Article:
Different forearm postures can modulate corticospinal excitability. However, there is no consensus on whether handedness plays a role in such a mechanism. This study investigated the effects of 3 forearm postures (pronation, neutral, and supination) on the corticospinal excitability of muscles from the dominant and nondominant upper limbs. Surface electromyography was recorded from the abductor digiti minimi, flexor pollicis brevis, and flexor carpi radialis from both sides of 12 right-handed volunteers. Transcranial magnetic stimulation pulses were applied to each muscle’s hotspot in both cerebral hemispheres. Motor-evoked potential peak-to-peak amplitude and latency and resting motor threshold were measured. The data were evaluated by analysis of variance. The level of significance was set at 5%. The resting motor threshold was similar for the 3 muscles and both sides. Motor-evoked potential peak-to-peak amplitude from flexor pollicis brevis was lower during supination, and the dominant upper limb latency was longer. The flexor carpi radialis presented lower motor-evoked potential peak-to-peak amplitudes for neutral and shorter latencies during supination. Abductor digiti minimi seemed not to be affected by posture or side. Different muscles from dominant and nondominant sides may undergo corticospinal modulation, even distally localized from a particular joint and under rest.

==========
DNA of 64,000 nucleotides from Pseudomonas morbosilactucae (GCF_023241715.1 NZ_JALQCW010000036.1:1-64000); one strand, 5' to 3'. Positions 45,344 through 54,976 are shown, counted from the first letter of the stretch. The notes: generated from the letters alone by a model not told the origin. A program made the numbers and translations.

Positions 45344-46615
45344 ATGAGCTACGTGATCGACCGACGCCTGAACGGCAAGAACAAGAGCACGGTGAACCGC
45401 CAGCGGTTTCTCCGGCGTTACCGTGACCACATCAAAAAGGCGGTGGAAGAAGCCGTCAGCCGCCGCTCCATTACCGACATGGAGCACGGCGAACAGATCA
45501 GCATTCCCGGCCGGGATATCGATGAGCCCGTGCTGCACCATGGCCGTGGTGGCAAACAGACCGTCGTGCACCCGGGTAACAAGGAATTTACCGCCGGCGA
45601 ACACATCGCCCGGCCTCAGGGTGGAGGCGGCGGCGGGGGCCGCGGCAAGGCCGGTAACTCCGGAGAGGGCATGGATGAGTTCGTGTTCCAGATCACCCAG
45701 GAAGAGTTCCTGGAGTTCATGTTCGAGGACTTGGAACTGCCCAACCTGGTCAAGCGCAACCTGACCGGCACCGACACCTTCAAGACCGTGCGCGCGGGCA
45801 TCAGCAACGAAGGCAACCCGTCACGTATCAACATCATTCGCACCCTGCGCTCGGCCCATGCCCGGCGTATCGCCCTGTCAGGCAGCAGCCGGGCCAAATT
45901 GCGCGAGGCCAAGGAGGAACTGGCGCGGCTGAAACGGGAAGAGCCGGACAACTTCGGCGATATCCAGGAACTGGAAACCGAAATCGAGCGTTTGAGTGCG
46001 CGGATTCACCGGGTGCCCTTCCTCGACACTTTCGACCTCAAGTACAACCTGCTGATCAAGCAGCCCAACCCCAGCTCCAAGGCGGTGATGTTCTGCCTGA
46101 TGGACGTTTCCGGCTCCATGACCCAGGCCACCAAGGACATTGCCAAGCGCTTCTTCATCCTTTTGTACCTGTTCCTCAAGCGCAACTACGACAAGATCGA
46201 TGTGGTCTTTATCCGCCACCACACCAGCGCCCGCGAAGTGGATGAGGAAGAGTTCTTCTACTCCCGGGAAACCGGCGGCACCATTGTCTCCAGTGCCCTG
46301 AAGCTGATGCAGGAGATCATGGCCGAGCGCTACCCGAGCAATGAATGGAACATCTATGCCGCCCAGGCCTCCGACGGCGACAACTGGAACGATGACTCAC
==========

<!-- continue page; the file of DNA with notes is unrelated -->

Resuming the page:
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Muscle Coordination During Maximal Butterfly Stroke Swimming: Comparison Between Competitive and Recreational Swimmers

Keisuke K. Yamakawa, Rena Nishiwaki, and Yasuo Sengoku